|Coordinates||33°44′37″N 117°58′07″W / 33.74361°N 117.96861°WCoordinates: 33°44′37″N 117°58′07″W / 33.74361°N 117.96861°W|
|Address||9200 Bolsa Ave, Westminster, CA 92683|
|No. of stores and services||300|
|Total retail floor area||160,000 sq ft (15,000 m2)|
|No. of floors||2|
Asian Garden Mall, known in Vietnamese as Phước Lộc Thọ, is a shopping center in Westminster, California. Opened in 1987, Asian Garden Mall is the first and largest Vietnamese-American shopping mall and is seen as a symbol of the community. The mall is located at 9200 Bolsa Avenue, serving as the focal point of Little Saigon in Orange County and is the site of many cultural and political events in the Vietnamese-American community.
In Vietnamese the mall is called Phước Lộc Thọ, which has the same meaning as the Chinese name 福祿壽 (Fú Lù Shòu), from the names of three deities in traditional Chinese and Vietnamese beliefs representing fortune (phước), prosperity (lộc), and longevity (thọ). To attract non-Vietnamese customers, the developers gave it the English name Asian Garden Mall. In Vietnamese-language media and vernacular of local Vietnamese-speaking people, the mall is invariably called Phước Lộc Thọ.
The history of Asian Garden Mall is intimately connected to the history of Little Saigon, underscoring its central role in the area. Following the Fall of Saigon on April 30, 1975, many Vietnamese people moved to Orange County and started many businesses. In 1978, Frank Jao, a Vietnamese with Chinese roots, started the real estate firm Bridgecreek Development and bought empty land alongside Bolsa Avenue for development. By 1987, there were more than 550 businesses operating in the area, and each weekend brought in 20,000 to 50,000 shoppers.
Asian Garden Mall was developed since 1986 and opened for business the following year, as the second phase of Jao's development plan for the land that Bridgecreek owned alongside Bolsa Avenue. The first phase was a shopping center across the street from Asian Garden Mall named Asian Village, developed in 1985. Development involved capital from many Asian investors, including a Chinese Indonesian and Roger Chen, who started the 99 Ranch Market chain with the first location inside Asian Village. The total cost of the mall was $15 million. To attract non-Vietnamese customers and investors, Jao gave the projects names that de-emphasize their Vietnamese-ness (such as "Asian Garden Mall") and lobbied to name the area "Asiantown" instead of "Little Saigon" that many Vietnamese activists were calling for. However, his effort to name the area "Asiantown" was unsuccessful; meanwhile, Asian Garden Mall immediately became a mainstay of the community after opening—in 1988 the Governor of California George Deukmejian came to the mall to inaugurate the business area with the name "Little Saigon".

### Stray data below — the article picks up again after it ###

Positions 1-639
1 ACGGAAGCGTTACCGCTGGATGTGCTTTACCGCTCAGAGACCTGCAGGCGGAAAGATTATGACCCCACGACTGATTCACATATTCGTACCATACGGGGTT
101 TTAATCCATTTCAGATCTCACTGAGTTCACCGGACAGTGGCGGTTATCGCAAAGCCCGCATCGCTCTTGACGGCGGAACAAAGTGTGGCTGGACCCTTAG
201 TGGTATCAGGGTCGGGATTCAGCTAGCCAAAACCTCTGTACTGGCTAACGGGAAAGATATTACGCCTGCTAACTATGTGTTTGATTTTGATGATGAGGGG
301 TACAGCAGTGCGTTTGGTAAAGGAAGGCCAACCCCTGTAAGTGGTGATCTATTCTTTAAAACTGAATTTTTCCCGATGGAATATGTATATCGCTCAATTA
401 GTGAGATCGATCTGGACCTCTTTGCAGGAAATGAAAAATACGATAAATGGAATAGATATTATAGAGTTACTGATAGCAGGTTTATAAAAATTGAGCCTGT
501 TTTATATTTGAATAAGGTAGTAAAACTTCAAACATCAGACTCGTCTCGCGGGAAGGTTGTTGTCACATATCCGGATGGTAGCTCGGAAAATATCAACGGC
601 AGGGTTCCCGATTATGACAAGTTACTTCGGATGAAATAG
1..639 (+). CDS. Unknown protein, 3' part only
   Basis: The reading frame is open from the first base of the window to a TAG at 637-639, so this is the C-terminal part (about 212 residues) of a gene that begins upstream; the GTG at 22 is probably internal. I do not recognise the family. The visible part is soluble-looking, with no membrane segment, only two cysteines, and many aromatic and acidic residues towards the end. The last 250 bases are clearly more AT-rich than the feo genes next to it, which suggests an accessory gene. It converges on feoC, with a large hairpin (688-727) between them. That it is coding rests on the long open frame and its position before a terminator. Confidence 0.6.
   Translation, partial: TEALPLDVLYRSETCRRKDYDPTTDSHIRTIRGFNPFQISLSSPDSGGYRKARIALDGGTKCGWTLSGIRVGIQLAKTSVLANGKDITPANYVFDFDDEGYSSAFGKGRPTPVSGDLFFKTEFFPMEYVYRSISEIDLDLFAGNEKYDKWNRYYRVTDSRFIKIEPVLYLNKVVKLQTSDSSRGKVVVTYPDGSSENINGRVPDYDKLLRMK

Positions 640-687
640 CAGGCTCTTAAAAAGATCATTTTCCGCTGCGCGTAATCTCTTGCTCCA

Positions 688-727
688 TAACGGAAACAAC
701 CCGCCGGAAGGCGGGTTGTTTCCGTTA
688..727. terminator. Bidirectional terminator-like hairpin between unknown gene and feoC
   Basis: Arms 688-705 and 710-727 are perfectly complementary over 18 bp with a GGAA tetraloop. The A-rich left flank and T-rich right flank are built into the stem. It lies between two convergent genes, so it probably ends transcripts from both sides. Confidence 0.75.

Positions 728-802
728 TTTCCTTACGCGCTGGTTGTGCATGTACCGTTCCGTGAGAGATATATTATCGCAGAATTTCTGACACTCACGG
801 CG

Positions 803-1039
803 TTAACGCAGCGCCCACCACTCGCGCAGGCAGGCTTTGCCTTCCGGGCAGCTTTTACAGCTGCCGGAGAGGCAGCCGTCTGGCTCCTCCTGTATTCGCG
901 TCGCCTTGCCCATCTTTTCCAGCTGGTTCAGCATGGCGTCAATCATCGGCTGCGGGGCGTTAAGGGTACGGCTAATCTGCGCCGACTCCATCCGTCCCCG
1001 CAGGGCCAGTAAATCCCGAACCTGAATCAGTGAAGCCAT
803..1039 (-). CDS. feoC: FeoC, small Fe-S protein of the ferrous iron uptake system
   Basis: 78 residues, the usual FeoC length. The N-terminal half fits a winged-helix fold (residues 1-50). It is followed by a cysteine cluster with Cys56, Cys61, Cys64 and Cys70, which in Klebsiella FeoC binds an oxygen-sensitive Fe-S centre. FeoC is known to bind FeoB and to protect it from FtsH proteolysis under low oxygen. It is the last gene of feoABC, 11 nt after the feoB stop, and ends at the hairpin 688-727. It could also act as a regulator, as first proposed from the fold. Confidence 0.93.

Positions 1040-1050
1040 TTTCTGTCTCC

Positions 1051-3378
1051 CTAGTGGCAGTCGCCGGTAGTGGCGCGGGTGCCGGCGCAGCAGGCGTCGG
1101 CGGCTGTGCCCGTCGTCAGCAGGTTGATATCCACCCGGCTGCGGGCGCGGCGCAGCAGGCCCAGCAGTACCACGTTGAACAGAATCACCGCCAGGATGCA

In the mid-1990s, the mall faced the prospect of irrelevancy as younger Vietnamese Americans joined mainstream society and moved further away from Little Saigon. Community leaders wanted to attract younger people. In order to attract mainstream visitors, Jao wanted to reduce the Vietnamese nature of Little Saigon. In 1996, he proposed building a pedestrian bridge 500 ft (150 m) long and 30 ft (9.1 m) wide across Bolsa Avenue, to be named Harmony Bridge, connecting Asian Garden Mall and Asian Village. However, this proposal encountered stiff opposition from the Vietnamese community; opponents objected to the Chinese-influenced motifs in the bridge's exterior decorations, complaining that the design was "too Chinese" and did not accurately represent Vietnamese culture. In the end, his company was forced to scrap the plan.
During the COVID-19 pandemic, Asian Garden Mall was forced to close, along with other malls in California. To cope, the mall turned its parking lot into an open-air market with many shops. The mall reopened in 2021 at limited capacity, and was fully open by 2022.
Asian Garden Mall is the largest shopping mall in Little Saigon and the largest shopping center of Vietnamese people in the United States. Although its English name only mentions Asian people and does not specifically highlight its Vietnamese-ness, goods and services in the mall are primarily provided by Vietnamese shop owners catering to Vietnamese customers, especially cultural and culinary products.